“Did you ever think that it was going to get to that point, or were you just like, I know I have something here but just put it out and see what happens”

I wasn't sure about that happening, but I was focused on getting it to that point. I was working towards the goal of having success with the song but not just personal success. 

People make music and say that they do it for themselves, and they feel great, but I wanted to have it feel good for other people as well. And of course, if you have a song that does well, you’ll also earn money which is always a plus. Most people in Norway who do music, and probably in America as well, have a job on the side. After that song, I luckily didn't need to have another job.

“So what happened after the success of the contest”

So ever since that contest, I've only been doing music full time and just have like a smaller teacher job on the side, every now and then. Before that I was working in the studio with anything that came into my inbox, as well as working in a clothing store, and  in a different studio that wasn't my studio. So, I did three different jobs at that time.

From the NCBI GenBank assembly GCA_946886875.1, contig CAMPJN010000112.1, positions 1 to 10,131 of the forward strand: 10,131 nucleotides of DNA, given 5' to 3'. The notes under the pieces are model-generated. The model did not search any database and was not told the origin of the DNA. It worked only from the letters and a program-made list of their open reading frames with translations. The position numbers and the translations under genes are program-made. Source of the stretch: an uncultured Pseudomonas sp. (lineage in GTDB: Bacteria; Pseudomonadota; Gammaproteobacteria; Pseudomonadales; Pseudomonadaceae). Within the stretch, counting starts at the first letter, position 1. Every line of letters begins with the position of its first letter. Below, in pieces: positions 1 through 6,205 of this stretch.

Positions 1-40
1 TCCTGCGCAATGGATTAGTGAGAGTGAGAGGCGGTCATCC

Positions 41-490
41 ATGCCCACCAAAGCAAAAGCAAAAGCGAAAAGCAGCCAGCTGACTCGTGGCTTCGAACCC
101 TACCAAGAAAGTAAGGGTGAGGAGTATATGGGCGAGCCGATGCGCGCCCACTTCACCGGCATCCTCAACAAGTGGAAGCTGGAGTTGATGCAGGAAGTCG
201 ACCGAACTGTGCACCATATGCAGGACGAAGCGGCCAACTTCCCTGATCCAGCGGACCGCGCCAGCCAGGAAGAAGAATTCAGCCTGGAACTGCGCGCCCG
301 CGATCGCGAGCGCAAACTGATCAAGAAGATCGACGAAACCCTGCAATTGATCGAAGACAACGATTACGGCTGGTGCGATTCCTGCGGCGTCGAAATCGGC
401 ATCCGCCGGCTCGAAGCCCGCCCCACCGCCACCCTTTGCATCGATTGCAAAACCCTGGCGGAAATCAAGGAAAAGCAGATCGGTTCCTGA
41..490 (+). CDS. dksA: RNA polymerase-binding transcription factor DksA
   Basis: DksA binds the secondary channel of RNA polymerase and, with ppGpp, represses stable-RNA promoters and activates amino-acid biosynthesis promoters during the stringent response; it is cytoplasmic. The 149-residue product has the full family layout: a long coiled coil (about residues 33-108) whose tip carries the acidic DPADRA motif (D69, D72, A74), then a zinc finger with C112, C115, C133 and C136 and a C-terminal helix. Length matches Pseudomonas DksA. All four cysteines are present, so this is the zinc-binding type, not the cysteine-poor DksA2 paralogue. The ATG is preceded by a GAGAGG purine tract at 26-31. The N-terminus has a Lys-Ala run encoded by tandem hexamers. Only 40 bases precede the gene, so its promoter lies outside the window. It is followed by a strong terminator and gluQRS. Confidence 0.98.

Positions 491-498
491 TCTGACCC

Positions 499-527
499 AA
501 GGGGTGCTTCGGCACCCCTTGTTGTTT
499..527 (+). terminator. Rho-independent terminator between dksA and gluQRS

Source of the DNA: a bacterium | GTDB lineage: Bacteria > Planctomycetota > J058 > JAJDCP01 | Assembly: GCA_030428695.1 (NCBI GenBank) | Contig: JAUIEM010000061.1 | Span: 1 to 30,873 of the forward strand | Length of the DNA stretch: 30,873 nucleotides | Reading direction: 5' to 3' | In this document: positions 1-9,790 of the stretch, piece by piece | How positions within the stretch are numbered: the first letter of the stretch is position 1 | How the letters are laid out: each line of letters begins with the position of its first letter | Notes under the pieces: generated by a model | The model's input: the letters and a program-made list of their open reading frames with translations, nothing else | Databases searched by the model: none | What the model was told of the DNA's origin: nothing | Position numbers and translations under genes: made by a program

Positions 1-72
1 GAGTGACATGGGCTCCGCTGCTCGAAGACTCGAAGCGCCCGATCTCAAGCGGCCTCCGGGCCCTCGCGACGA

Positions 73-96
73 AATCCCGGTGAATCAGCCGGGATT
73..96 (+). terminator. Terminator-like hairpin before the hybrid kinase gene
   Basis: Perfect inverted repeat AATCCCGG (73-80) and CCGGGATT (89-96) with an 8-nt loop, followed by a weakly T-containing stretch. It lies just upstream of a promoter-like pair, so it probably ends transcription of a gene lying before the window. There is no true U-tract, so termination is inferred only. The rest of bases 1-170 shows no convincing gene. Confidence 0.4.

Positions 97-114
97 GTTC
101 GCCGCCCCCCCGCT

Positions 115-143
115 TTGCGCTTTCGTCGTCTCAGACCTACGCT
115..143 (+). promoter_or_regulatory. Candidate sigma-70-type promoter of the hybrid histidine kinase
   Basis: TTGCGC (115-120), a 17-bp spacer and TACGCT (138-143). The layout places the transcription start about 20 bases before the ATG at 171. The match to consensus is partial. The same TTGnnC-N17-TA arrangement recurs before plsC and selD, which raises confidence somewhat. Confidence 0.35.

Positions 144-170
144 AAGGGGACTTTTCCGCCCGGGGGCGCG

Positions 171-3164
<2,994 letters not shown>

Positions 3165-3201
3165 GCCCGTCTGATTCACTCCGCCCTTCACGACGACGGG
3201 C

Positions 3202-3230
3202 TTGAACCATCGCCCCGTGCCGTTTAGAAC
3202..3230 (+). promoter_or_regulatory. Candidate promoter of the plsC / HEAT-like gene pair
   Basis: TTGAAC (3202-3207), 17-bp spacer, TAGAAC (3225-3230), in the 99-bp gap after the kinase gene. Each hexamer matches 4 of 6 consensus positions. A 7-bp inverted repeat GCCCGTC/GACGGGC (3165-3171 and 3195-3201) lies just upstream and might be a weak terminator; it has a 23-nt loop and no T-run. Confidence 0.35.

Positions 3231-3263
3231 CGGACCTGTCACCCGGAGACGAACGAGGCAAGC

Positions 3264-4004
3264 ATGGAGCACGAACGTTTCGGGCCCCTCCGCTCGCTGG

The success made it possible to really focus on music as we did a lot of TV shows with that song locally in Norway. We did some live shows around the country during the summer of 2017.

But after that, I had to release new music and I released a song called “That Feeling, which I thought did badly at first. 

The thing is with “Grab The Moment”, the song that did the best, it had like 390,000 streams in one day. 

So, when I saw that my new release had like 600,000 streams within the first three weeks, I felt it was bad at first.

But now, when I think about it, I know that it was good and that was mainly because it was promoted by the label.